The number and location of retail cannabis stores has the potential to influence patterns of use and purchasing behavior. This has been demonstrated for alcohol (Gmel et al. 2016) and tobacco (Cantrell et al. 2016; Reitzel et al. 2011) and more recently for cannabis (Wadsworth et al. 2021; Pedersen et al. 2021; Everson et al. 2019). With the changing landscape of legal cannabis retail stores, there is interest in understanding the distribution of stores based on neighbourhood deprivation. If stores are disproportionality located in deprived neighbourhoods, marginalized communities may be exposed to greater promotion of and access to cannabis, leading to greater use (Mair et al. 2015; Rhew et al. 2022). A recent study found that in Washington state, where non-medical cannabis is legally available, there was not only greater cannabis retail availability in disadvantaged neighbourhoods, but cannabis use and perceived acceptability of use were also higher (Rhew et al. 2022). Greater retail access to legal cannabis has been associated with current and frequent cannabis use (Everson et al. 2019; Shih et al. 2019; Ambrose et al. 2021). In addition, the availability of retail stores also has the potential to shape social norms within communities, which may impact subsequent use (Rhew et al. 2022). Conversely, a lack of legal stores in more deprived neighbourhoods could suppress transitions to the legal market and increase the risk of criminal sanctions from illicit cannabis. This is a particular concern given that individuals living in marginalized communities and racial minorities have been disproportionately targeted by criminal sanctions for cannabis possession (Wortley and Jung 2020; Owusu-Bempah and Luscombe 2020).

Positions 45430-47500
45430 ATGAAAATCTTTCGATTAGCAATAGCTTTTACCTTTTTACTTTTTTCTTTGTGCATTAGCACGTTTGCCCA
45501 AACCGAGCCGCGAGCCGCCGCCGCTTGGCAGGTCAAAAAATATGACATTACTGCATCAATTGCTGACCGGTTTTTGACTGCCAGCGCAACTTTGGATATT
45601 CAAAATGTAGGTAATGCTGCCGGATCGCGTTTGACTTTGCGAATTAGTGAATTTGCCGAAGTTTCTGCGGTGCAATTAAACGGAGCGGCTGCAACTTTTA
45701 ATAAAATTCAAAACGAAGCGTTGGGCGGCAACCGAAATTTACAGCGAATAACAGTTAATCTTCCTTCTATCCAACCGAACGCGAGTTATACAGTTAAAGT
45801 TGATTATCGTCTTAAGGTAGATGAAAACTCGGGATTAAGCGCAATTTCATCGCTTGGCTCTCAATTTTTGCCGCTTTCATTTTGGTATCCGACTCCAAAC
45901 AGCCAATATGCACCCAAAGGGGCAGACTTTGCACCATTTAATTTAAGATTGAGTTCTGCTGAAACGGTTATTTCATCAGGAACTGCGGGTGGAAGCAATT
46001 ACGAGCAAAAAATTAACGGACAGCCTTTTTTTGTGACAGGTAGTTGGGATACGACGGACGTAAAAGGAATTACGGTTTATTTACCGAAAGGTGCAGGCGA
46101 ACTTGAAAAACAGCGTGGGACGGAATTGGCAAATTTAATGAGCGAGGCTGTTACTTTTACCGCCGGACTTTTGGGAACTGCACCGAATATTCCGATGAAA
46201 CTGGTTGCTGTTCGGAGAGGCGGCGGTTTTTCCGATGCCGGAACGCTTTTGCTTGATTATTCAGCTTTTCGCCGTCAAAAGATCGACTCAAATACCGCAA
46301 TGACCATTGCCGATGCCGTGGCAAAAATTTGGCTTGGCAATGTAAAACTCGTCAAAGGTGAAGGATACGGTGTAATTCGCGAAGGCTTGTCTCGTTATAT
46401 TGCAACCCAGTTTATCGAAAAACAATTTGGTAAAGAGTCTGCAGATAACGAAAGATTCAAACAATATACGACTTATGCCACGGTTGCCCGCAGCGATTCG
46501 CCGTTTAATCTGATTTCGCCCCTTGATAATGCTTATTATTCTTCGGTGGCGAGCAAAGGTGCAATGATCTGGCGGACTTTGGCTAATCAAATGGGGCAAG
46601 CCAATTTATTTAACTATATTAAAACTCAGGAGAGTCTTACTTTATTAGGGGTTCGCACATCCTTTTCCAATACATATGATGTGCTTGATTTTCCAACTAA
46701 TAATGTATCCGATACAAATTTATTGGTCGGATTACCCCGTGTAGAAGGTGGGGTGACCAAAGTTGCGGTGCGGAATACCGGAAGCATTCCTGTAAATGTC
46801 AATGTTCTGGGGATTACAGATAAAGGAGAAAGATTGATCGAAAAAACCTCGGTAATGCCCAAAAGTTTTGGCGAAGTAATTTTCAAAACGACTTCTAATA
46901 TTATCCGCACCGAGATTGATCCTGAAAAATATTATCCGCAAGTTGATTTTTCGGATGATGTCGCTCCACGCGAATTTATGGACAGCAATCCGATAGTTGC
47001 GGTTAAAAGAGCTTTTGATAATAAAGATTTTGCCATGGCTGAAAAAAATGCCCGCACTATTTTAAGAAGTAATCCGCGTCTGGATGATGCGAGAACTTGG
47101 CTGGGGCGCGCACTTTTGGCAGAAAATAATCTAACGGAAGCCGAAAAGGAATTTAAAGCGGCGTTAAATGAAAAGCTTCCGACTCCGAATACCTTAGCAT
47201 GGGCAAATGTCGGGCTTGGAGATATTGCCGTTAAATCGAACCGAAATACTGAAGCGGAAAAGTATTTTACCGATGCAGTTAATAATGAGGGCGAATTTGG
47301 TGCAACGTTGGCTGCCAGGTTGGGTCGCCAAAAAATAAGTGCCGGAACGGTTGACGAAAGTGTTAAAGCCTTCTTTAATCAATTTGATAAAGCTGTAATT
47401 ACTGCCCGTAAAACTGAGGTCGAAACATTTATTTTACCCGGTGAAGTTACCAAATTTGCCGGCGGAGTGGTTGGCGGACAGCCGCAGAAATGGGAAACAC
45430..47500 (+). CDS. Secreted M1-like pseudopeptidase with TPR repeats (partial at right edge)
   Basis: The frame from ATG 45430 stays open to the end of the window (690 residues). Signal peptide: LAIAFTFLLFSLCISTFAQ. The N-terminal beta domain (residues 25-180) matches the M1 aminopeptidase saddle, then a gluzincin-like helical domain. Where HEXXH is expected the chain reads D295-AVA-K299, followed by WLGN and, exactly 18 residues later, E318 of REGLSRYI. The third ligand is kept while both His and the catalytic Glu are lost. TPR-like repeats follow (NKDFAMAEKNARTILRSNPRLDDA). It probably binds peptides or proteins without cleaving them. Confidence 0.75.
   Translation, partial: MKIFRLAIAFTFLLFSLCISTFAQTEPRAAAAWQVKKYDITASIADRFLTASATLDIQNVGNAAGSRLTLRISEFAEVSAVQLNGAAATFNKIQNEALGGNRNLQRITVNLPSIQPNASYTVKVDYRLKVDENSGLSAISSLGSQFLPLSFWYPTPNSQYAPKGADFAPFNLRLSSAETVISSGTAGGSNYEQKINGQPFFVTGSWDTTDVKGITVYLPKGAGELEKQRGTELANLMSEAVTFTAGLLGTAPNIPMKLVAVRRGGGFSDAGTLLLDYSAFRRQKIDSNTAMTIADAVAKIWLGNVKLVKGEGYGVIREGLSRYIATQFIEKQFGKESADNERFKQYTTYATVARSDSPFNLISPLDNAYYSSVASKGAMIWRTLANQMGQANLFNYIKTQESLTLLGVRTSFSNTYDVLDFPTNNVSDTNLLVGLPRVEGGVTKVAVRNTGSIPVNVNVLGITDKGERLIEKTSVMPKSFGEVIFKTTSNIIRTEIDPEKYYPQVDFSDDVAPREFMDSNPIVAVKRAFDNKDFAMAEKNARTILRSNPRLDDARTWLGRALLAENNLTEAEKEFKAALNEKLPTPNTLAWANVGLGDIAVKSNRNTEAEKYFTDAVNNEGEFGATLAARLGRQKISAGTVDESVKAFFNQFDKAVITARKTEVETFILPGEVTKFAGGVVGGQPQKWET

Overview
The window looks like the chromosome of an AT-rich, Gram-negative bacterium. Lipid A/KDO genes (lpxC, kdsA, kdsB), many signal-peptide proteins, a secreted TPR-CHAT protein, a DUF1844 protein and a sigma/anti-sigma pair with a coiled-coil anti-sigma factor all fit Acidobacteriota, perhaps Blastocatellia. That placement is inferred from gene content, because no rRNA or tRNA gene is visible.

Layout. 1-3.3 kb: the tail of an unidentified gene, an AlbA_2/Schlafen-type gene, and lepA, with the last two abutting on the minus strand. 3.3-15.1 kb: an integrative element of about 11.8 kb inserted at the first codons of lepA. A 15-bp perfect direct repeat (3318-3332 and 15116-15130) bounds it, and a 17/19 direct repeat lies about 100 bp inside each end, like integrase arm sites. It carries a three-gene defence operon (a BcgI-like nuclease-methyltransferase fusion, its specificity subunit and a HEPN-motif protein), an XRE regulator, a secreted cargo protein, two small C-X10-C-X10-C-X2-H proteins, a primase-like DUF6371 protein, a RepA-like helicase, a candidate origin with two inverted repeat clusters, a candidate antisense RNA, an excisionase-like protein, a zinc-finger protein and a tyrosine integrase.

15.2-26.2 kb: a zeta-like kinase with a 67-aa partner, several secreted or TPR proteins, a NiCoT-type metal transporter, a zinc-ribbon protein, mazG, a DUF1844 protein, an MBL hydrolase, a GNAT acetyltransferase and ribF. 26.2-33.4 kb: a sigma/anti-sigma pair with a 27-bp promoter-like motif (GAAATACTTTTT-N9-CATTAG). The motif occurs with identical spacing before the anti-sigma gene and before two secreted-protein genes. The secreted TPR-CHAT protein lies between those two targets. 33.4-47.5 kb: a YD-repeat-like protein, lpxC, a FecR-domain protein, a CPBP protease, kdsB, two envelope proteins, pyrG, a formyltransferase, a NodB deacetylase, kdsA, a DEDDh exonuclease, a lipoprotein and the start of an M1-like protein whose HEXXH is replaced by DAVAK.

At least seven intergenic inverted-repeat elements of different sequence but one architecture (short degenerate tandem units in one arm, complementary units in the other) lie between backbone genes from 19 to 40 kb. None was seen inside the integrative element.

Research has examined the distribution of both medical dispensaries and retail stores in some US states by neighbourhood deprivation. For example, a 2009 study in California found that dispensaries were more likely to be found in areas with high cannabis demand, higher rates of poverty, and more alcohol outlets (Morrison et al. 2014), while a 2020 study found that there were more unlicensed outlets in low-income areas and more licensed outlets in areas where the majority of residents were white and had higher levels of education (Firth et al. 2022). In Colorado, more licensed retail outlets for medical and recreational cannabis were found in low income areas with a higher proportion of ethnic and racial minority groups (Shi et al. 2016). Similarly, a study in Washington State found that between 2014 and 2017, the density of recreational retail cannabis outlets was greatest in the most deprived neighbourhoods at all time points, with significantly more outlets in the most deprived neighbourhoods compared to the least deprived neighbourhoods (Amiri et al. 2019). Some have suggested that these communities lack social and economic resources to resist establishment of outlets in their neighbourhoods (Shi et al. 2016; Morrison et al. 2014). While there is little research on the distribution of retail stores in Canada since legalization in October 2018, one study found that, as of October 2020, there were almost 1.9 times the number of legal retail cannabis stores within 1000 m of the lowest income neighbourhoods compared to the highest income neighbourhoods, which was down from 2.4 times in October 2019 (Myran et al. 2019). However, the retail market has more than doubled since this period, and it is unclear if this trend will continue.